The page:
Sinks situated next to patient toilets in hospital rooms may be reservoirs for Klebsiella pneumoniae carbapenemase, increasing the risk of dangerous germ transmission, according to new research published in the American Journal of Infection Control, the journal of the Association for Professionals in Infection Control and Epidemiology.
"This study, if validated, could have major implications for infection control," write study authors, Blake Buchan, PhD, and Silvia Munoz-Price, MD, PhD. "If sinks next to toilets are indeed a reservoir for KPC, additional interventions, such as modified hand hygiene practices and sink disinfection protocols, may be needed to stem the risk of transmission among healthcare providers and patients alike."
The study found a high prevalence of KPC positivity in sink drains located next to toilets. Of the samples tested, 87 percent of patient sinks next to toilets tested positive for KPC in stark comparison to the 21.7 percent of sink drains located closer to the entry door of the room.
The study suggested that communal pipes between toilets and sinks could be responsible for the contamination of sink drains. The contamination also could be occurring via droplets during flushing. A third possibility is that routine hand washing by patients and health care workers could introduce bacteria.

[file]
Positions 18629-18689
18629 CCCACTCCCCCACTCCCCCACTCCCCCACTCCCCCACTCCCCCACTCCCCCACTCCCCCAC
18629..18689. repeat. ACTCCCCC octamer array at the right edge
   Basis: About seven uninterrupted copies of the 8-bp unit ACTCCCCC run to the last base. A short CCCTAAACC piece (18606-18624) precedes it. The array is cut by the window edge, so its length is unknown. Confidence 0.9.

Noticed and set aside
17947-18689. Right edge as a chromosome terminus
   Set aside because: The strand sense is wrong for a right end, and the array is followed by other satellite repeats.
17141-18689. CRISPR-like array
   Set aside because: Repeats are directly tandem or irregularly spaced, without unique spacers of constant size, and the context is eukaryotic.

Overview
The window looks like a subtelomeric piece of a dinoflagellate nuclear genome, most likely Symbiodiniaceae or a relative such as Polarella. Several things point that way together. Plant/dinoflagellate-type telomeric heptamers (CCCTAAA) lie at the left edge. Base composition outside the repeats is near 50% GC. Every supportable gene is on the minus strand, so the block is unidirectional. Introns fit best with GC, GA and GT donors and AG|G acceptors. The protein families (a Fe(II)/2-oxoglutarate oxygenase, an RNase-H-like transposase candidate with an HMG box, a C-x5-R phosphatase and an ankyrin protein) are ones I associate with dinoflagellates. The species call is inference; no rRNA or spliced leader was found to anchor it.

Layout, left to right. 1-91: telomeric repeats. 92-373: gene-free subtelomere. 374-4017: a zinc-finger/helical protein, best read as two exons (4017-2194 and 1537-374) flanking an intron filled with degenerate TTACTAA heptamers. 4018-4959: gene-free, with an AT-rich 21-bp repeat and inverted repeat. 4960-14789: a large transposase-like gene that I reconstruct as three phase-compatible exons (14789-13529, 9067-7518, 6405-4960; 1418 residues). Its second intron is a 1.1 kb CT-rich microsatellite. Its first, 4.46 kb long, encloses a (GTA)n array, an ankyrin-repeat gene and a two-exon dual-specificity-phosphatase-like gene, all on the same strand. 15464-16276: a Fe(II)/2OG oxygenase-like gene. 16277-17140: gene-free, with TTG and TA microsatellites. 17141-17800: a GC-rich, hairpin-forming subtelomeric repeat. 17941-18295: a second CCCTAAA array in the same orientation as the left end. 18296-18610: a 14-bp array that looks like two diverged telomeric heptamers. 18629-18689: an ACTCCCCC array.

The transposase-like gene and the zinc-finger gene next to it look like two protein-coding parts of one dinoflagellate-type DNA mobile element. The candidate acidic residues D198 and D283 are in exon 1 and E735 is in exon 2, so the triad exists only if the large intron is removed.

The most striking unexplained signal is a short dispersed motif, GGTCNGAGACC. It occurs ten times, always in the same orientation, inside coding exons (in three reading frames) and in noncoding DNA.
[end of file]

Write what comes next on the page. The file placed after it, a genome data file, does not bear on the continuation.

The study was conducted in the medical intensive care unit of a 600-bed Wisconsin hospital, where rooms include two sinks and a toilet, which are surface cleaned daily with separate cloths to avoid cross-contamination.
In four out of five sinks that tested positive near the entry of the room, sinks near the toilets also tested positive suggesting a potential source for cross-contamination within the same room. The ICU did not have any documented interactions with KPC-producing organisms within the past year.
Klebsiella is a type of bacteria that can cause a number of healthcare associated infections, such as pneumonia, bloodstream infections, wound infections, or surgical site infections. Increasingly, Klebsiella bacteria have developed antimicrobial resistance, most recently to the class of antibiotics known as carbapenems.